MassBioEd’s Life Sciences Apprenticeship Program was created to solve three vexing problems. First, the life sciences industry in Massachusetts is in need of a fresh source of talent. Finding and retaining qualified people across this industry is a serious challenge, one that is projected to get worse over the foreseeable future. The second is finding actionable ways to diversify our workforce. Traditional methods of recruitment have not really moved the needle on important metrics of diversity, despite the good intentions of stakeholders. Third, many Massachusetts residents are eager to find an entry point into this industry. They long for meaningful work, with family sustaining wages and an expectation of job security. Yet there has been a huge disconnect between the availability of jobs in the life sciences and the ability of many people to gain access to them.
MassBioEd launched the Life Science Apprenticeship Program in 2021, with one cohort for Biomanufacturing Technician Apprentices and another for Clinical Trial Associates. Both have been approved by the Commonwealth of Massachusetts as Registered Apprenticeships. Fifteen companies partnered with us to bring this novel talent development program to fruition. Following weeks of rigorous recruitment and selection, 19 individuals were accepted into our Biomanufacturing Technician Apprenticeship Program. They started classes at Northeastern University’s College of Professional Studies in June 2021. They received hands-on, practical training at Northeastern’s Biopharmaceutical Analysis & Training Lab and transitioned to their full-time jobs in September. Eleven individuals were accepted into our Clinical Trial Associate Apprenticeship Program. They began their studies with the Association of Clinical Research Professionals (ACRP) in September 2021, and transitioned to their full-time jobs in December.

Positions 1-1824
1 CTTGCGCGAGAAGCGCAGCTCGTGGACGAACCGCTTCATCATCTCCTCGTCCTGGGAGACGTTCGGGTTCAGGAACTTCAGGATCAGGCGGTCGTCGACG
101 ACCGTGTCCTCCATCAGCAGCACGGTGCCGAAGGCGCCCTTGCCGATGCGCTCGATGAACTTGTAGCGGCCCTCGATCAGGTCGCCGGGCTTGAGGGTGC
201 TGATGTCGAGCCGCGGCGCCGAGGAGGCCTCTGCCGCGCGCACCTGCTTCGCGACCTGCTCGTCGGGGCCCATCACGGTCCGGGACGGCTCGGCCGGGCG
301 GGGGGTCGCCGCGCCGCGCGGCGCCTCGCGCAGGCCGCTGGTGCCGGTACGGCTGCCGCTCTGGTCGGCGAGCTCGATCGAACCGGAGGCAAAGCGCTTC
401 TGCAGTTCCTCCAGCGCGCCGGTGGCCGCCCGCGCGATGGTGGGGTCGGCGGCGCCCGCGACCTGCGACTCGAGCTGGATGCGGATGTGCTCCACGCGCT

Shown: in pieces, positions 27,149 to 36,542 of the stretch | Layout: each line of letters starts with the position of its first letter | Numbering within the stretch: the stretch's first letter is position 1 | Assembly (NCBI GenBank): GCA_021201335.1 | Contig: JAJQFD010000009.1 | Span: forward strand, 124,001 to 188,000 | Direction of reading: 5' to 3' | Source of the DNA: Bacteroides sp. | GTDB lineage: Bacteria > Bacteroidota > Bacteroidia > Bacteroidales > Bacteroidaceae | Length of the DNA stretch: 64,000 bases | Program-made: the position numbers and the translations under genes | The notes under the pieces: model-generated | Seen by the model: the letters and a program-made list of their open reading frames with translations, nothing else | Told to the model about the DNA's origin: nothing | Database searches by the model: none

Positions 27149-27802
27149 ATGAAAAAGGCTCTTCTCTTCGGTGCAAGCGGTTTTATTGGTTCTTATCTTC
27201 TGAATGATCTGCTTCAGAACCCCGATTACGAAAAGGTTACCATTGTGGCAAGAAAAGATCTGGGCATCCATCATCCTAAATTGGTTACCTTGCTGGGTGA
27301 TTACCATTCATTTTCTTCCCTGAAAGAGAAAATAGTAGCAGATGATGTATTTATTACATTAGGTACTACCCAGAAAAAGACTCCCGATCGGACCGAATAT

The backgrounds of our apprentices define diversity. Out of these 30 individuals, their ages range from 19 – 63, with an average of 33 years of age. Two-thirds are women, and 60% identify as People of Color. 26% are immigrants. Collectively they bring decades of experience – and many transferable skills – from different industries and positions. As individuals, they represent an incredibly diverse range of cultures and backgrounds. Several have had careers in retail sales. One was a math teacher. Some have worked in direct patient care. One was an architect. One was a chemist. Several are single moms. Through this program, many of our apprentices are finally achieving a lifelong dream of entering a scientific profession – a dream that had been thwarted over the years because of personal or financial circumstances.
But most importantly, all of them are people who, until now, did not have an open door into the life sciences industry. None were visible to hiring managers and talent acquisition specialists. They were simply blocked out of this talent pipeline – the pipeline that we all know must be filled in order to sustain our industry’s growth. The MassBioEd Life Sciences Apprenticeship Program is adding to the pipeline of qualified individuals who are entering the industry.